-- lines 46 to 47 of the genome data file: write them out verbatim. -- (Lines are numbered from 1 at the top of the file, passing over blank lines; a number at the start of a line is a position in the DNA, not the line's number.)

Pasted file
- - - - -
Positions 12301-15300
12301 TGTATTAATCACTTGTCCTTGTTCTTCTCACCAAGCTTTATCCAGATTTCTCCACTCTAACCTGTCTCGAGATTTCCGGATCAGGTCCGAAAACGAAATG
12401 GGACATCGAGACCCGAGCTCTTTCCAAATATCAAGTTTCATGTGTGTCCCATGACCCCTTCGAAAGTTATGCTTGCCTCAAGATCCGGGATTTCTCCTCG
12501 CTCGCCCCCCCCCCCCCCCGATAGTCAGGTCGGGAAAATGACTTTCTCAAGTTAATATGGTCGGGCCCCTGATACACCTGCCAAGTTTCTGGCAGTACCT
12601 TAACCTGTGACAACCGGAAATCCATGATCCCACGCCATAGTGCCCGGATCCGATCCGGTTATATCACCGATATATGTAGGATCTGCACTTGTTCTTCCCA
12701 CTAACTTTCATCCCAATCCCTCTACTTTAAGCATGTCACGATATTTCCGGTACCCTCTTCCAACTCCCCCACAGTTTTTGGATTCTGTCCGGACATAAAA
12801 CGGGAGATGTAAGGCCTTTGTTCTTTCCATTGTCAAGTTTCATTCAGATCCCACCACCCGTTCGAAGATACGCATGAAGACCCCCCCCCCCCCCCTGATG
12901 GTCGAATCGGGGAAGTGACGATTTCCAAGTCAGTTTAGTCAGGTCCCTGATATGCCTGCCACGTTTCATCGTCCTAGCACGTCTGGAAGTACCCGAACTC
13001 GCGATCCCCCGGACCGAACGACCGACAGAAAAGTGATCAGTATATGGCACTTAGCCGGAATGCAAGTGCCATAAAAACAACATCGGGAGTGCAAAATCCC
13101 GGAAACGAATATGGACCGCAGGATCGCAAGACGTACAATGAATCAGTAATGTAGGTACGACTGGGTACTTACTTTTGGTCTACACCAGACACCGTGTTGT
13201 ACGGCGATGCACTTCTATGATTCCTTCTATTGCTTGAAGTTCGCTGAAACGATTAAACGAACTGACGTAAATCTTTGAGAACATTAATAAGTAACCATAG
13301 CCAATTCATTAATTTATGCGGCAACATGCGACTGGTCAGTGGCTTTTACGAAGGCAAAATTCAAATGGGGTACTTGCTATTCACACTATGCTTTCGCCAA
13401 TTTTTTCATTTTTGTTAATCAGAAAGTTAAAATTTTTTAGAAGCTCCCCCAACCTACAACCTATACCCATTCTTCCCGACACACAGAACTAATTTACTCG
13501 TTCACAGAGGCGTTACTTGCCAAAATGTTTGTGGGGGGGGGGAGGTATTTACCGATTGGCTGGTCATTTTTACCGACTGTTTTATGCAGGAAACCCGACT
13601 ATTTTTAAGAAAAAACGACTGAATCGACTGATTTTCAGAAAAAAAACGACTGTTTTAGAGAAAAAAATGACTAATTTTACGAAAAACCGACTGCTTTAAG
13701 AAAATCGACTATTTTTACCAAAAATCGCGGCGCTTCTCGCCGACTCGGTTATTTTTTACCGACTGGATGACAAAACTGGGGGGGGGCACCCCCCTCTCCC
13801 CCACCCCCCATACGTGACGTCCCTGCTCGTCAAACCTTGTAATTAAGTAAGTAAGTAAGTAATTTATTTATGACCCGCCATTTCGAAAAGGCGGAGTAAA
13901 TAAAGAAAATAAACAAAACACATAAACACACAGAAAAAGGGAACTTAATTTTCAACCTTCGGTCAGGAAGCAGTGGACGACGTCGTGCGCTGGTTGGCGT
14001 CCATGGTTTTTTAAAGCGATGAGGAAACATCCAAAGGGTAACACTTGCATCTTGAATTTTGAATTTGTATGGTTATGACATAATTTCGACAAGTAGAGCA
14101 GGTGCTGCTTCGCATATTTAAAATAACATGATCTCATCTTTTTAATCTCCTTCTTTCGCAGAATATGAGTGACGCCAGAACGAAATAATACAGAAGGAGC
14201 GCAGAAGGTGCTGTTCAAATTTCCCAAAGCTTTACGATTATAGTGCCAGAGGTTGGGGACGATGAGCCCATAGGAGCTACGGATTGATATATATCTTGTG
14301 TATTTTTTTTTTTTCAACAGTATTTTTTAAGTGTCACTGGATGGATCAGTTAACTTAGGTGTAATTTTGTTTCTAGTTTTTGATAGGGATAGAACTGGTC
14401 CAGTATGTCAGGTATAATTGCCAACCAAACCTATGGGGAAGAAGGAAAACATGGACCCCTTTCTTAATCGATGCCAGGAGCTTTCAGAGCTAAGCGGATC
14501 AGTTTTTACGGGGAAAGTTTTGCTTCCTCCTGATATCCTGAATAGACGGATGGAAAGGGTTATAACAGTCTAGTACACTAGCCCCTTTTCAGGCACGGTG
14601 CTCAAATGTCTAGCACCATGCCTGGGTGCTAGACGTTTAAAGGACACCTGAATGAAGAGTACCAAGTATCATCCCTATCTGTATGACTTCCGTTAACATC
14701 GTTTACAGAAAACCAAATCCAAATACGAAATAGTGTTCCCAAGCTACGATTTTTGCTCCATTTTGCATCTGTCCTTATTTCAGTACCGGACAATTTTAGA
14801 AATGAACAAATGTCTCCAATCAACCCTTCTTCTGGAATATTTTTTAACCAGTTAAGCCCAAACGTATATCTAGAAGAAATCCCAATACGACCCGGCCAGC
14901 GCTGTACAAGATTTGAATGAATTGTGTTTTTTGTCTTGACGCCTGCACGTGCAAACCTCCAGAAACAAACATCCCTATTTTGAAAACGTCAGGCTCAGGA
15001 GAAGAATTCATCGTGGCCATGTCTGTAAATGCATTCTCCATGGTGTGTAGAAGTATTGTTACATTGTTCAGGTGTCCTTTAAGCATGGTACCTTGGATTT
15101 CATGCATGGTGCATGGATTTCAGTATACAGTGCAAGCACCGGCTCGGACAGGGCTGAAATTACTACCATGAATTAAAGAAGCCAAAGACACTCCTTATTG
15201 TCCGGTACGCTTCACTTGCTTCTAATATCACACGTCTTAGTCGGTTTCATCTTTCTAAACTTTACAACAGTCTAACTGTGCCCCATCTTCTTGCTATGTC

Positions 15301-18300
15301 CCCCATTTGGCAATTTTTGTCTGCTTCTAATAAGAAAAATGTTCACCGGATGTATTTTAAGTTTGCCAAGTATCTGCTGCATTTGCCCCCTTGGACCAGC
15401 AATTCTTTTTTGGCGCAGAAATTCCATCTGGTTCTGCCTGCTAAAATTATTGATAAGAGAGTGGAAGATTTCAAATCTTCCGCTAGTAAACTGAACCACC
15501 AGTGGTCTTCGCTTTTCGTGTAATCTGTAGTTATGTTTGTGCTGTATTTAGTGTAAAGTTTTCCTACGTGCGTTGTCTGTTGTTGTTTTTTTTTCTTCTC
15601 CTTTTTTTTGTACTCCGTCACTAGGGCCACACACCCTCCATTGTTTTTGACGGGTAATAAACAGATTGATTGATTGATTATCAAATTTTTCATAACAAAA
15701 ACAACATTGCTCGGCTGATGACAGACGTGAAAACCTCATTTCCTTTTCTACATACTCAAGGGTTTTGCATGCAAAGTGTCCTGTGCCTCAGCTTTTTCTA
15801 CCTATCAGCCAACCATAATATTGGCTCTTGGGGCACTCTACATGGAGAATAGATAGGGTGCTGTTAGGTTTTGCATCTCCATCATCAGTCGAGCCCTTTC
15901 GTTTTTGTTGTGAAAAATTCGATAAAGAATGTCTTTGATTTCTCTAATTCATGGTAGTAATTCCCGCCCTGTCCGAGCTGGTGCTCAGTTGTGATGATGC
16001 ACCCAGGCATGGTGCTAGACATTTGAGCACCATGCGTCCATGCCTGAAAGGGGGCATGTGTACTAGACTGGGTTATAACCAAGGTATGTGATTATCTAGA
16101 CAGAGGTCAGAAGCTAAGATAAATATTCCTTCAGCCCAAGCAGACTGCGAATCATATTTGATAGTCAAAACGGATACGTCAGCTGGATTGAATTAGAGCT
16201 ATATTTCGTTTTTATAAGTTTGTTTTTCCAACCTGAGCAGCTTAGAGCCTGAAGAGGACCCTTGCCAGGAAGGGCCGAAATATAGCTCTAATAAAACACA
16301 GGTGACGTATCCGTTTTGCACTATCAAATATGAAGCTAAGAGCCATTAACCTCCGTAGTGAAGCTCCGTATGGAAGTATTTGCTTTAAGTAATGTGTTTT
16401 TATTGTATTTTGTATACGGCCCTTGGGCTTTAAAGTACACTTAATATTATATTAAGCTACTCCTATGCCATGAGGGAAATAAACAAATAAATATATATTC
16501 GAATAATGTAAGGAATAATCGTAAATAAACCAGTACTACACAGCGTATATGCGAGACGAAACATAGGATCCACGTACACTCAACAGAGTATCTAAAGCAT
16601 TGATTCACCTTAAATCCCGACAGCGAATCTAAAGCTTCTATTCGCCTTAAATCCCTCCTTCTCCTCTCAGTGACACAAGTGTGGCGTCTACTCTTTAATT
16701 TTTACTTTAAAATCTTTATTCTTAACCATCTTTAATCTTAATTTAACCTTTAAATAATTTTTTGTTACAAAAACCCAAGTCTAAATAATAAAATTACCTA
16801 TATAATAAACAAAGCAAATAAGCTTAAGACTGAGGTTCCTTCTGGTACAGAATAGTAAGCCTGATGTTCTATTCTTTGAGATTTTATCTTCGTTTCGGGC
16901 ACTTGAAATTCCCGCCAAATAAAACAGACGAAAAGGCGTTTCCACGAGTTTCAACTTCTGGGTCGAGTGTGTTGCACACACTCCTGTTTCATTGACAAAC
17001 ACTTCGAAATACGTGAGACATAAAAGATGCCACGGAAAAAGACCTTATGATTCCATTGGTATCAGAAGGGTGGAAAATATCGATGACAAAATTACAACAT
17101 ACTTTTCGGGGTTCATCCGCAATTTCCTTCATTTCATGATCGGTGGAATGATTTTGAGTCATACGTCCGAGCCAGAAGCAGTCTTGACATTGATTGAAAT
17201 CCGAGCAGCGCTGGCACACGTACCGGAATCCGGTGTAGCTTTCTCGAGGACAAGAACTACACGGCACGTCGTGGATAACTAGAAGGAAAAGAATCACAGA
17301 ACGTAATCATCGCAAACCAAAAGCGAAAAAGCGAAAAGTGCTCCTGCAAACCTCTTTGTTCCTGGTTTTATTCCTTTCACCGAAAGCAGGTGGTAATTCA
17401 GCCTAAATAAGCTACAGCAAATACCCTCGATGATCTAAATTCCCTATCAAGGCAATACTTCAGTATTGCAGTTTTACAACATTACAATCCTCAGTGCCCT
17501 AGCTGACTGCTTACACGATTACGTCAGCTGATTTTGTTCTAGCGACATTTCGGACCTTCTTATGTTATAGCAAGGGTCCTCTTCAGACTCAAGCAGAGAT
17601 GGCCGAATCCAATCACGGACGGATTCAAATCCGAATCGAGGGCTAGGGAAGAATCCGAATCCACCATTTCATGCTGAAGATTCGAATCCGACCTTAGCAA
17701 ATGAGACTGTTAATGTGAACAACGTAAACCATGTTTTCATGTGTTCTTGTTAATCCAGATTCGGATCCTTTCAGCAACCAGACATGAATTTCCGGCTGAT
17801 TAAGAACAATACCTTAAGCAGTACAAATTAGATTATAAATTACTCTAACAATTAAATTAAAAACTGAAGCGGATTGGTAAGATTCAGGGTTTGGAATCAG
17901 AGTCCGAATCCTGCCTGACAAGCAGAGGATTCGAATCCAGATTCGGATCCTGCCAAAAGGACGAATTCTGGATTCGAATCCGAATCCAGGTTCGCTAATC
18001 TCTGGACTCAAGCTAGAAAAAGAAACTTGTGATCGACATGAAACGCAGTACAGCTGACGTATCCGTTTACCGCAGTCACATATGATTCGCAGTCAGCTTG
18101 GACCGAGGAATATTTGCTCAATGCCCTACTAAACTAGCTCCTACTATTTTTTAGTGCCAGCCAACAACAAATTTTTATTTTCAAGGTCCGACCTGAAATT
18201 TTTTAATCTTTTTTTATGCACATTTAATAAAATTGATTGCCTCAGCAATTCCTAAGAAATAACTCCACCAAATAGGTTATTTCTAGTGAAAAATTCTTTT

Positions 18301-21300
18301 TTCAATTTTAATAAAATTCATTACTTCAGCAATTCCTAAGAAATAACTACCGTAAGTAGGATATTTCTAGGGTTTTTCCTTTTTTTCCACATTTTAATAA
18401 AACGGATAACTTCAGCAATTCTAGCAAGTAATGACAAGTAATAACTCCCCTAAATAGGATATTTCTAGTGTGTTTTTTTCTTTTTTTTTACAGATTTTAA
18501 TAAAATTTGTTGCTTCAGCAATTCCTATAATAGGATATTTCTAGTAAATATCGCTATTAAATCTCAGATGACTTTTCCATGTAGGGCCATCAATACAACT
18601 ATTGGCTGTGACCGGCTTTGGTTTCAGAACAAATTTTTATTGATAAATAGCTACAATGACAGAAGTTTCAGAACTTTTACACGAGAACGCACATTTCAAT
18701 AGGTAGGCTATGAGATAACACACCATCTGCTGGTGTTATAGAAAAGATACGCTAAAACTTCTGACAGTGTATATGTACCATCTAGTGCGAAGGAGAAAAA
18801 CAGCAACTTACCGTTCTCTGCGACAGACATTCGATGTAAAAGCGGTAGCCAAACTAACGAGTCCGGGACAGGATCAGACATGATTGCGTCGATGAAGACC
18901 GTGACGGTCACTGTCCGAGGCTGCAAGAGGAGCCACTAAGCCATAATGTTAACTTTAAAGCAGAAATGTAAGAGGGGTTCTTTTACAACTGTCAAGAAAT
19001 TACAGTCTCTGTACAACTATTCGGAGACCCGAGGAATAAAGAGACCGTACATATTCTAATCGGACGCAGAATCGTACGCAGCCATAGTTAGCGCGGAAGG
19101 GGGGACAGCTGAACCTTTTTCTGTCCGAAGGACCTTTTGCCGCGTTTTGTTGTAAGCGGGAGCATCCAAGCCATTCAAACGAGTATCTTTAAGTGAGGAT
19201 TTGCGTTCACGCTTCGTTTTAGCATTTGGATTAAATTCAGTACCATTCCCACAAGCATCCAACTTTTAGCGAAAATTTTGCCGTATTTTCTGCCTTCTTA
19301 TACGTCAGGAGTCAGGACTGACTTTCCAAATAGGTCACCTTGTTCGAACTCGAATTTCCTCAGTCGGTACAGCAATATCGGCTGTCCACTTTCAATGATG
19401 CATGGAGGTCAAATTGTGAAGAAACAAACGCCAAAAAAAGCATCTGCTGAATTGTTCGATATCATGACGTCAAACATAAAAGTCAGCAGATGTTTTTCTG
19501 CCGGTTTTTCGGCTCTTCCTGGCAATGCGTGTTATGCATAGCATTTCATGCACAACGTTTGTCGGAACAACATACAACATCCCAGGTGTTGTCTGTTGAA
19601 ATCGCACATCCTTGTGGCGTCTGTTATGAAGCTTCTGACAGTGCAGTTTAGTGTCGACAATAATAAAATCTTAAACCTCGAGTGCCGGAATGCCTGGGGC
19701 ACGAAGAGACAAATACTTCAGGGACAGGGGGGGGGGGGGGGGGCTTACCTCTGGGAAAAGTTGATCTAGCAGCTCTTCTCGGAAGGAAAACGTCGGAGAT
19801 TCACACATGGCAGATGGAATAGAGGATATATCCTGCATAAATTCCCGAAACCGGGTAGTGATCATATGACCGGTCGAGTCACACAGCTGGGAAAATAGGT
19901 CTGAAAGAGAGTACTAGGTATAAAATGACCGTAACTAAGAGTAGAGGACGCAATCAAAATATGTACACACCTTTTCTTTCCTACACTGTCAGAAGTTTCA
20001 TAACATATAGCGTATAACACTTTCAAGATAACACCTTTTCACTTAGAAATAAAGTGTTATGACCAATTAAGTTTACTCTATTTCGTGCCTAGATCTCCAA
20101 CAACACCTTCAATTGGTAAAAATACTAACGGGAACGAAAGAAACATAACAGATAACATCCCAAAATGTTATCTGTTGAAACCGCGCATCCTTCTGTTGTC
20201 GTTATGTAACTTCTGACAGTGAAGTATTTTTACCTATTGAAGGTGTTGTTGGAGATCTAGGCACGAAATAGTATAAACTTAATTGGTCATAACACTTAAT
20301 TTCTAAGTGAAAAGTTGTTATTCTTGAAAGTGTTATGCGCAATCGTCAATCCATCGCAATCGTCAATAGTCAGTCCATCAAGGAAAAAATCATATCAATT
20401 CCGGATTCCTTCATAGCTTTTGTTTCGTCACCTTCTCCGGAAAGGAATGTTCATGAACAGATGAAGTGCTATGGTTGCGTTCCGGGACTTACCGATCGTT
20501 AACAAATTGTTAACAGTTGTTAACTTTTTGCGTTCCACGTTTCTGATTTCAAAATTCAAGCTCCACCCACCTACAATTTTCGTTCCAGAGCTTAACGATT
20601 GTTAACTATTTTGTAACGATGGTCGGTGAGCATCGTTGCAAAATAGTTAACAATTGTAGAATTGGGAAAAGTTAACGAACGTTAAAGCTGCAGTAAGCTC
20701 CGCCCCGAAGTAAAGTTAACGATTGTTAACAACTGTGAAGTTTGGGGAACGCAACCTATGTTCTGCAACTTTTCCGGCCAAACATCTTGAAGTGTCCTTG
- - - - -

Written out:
16601 TGATTCACCTTAAATCCCGACAGCGAATCTAAAGCTTCTATTCGCCTTAAATCCCTCCTTCTCCTCTCAGTGACACAAGTGTGGCGTCTACTCTTTAATT
16701 TTTACTTTAAAATCTTTATTCTTAACCATCTTTAATCTTAATTTAACCTTTAAATAATTTTTTGTTACAAAAACCCAAGTCTAAATAATAAAATTACCTA